This Day in History: November 3rd- Annie Oakley and Her Guns
This Day In History: November 3, 1926
On November 3, 1926, legendary sharpshooter Annie Oakley died of natural causes in Greenville Ohio. To escape her poverty-stricken childhood, she capitalized on her extraordinary marksmanship and later joined Buffalo Bill Cody’s Wild West Show. Annie was the first female superstar in the once male-dominated profession.
Phoebe Ann Moses, who later changed her name to Annie Oakley, was born in 1860. Her father died when she was very young, and Annie helped support her family by taking to the woods and shooting game which she sold to local shopkeepers. Her expertise was such that she was able to pay off the mortgage on her family’s home, an incredible boon to her widowed mother.
It also led to a shooting contest with touring champion Frank Butler on Thanksgiving Day 1875. Much to the 28 year old Butler’s surprise, the 15 year-old girl bested him in the competition. The pair also fell in love and were married a year later.
Butler resumed touring around the country, performing his act with a male partner. When his sidekick got sick in May of 1882, Annie stepped in and wowed the crowd with her amazing marksmanship. Butler began leaving the spotlight to his wife, and devoted his time to acting as her manager. This was when Annie adopted the surname “Oakley,” in honor of the town in Ohio.
Annie met the legendary Native American warrior Sitting Bull in St. Paul Minnesota, who was impressed enough by her prowess that he dubbed her “Watanya Cicilla,” or “Little Sure Shot.” She carried this nickname with her when she joined Buffalo Bill Cody’s Wild West in 1885, where she performed for the better part of the next 17 years.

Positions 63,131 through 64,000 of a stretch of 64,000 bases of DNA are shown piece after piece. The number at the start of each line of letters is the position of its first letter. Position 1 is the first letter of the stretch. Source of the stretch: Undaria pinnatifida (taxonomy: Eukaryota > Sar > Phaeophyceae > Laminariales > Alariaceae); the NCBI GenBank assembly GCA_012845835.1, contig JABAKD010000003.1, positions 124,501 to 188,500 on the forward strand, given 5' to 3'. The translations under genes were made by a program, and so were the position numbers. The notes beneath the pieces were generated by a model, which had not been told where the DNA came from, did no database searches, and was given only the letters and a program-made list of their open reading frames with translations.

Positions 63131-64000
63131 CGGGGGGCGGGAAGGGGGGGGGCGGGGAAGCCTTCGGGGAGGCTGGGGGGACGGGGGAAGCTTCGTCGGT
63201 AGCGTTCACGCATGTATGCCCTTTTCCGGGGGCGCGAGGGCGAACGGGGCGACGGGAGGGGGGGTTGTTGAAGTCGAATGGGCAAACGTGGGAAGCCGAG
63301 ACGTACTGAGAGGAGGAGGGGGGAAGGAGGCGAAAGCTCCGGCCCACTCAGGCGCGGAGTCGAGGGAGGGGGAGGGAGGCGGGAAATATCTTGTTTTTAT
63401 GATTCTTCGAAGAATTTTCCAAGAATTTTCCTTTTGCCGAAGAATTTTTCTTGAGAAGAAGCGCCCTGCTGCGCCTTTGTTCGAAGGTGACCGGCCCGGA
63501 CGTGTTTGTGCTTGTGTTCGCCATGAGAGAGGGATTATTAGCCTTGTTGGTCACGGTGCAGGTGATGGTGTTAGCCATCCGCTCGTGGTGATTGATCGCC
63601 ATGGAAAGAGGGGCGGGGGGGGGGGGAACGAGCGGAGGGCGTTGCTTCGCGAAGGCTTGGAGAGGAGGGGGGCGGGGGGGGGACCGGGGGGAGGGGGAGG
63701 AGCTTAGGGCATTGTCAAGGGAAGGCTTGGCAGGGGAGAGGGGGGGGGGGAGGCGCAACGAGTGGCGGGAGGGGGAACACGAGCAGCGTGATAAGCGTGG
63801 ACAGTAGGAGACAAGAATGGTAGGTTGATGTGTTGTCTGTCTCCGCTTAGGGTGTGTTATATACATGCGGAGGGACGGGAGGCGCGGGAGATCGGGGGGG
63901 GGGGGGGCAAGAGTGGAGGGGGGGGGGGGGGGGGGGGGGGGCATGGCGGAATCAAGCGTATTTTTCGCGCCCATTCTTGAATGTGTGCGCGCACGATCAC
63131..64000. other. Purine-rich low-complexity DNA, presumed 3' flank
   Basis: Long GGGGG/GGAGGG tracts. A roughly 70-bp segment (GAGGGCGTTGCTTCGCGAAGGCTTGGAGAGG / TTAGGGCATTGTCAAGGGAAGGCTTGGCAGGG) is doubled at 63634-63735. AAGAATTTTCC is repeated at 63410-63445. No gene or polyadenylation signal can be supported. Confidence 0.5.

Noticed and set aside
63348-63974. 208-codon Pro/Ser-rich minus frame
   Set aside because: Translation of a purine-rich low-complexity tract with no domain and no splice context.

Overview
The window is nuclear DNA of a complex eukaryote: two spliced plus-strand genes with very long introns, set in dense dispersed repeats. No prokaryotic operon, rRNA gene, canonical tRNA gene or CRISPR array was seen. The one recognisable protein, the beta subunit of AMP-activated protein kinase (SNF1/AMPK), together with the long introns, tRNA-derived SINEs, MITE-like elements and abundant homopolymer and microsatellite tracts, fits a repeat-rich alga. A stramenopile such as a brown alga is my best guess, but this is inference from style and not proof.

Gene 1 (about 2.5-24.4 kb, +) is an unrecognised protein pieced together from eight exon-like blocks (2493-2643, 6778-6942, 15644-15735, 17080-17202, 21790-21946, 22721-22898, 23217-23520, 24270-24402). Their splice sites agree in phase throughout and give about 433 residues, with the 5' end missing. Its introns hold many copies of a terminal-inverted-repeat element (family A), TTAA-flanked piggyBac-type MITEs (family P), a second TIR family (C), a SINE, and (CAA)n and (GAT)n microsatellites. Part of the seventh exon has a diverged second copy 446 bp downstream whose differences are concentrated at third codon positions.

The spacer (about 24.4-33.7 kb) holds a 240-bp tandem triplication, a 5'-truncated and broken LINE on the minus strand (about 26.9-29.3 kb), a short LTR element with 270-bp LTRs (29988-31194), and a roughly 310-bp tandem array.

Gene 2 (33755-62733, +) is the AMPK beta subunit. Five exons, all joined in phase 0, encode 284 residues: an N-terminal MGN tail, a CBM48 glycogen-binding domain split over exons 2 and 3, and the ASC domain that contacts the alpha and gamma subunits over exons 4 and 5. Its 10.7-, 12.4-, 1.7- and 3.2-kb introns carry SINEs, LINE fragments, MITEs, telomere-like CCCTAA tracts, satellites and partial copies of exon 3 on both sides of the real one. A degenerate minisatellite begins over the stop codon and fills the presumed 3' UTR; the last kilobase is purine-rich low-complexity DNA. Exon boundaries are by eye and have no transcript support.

Oakley knew how to dazzle her audience – she could shoot a cork out of a bottle from 90 feet away and snuff out candle flames – just for starters; between her skill and charisma, she had no problem packing them in year after year.
Buffalo Bill’s Wild West toured England in 1887 for the Golden Jubilee of Queen Victoria, who called Oakley a “very clever little girl.” By the time the Wild West returned to Europe in 1889, Annie was a bonafide superstar and received top billing on the tour that ran through France, Italy and Spain.
By the turn of the century, Oakley and Butler were hoping to travel less often. When the couple were involved in a serious train accident in 1901, Annie retired from Buffalo Bill’s Wild West Show. Instead, she gave shooting lessons at exclusive clubs and even did a little acting. Frank took a gig with the Union Metallic Cartridge Company, which allowed the couple to hold shooting exhibitions while endorsing the company’s product line.
Frank and Annie began construction on a home on Maryland’s eastern shore in 1912 and welcomed a new addition to the family, their beloved dog, Dave. The house was designed so Annie could step on the roof and shoot game at the nearby Choptank River. They planned to stay at the house for the rest of their lives but after Annie was in a serious car accident in 1922, they decided to return home to Ohio.
Annie’s health steadily declined over the next four years. On November 3, 1926 she died at the age of 66 from pernicious anemia. Frank, her husband of 50 years, was so bereft he stopped eating, and followed his wife to the grave 18 days later on November 21. They are both buried in Greenville, North Carolina.
Annie Oakley will always be remembered as an American folk hero and icon. In a male dominated profession, she never lost her sense of propriety while self-assuredly proving that she could easily beat any of them on the shooting range.
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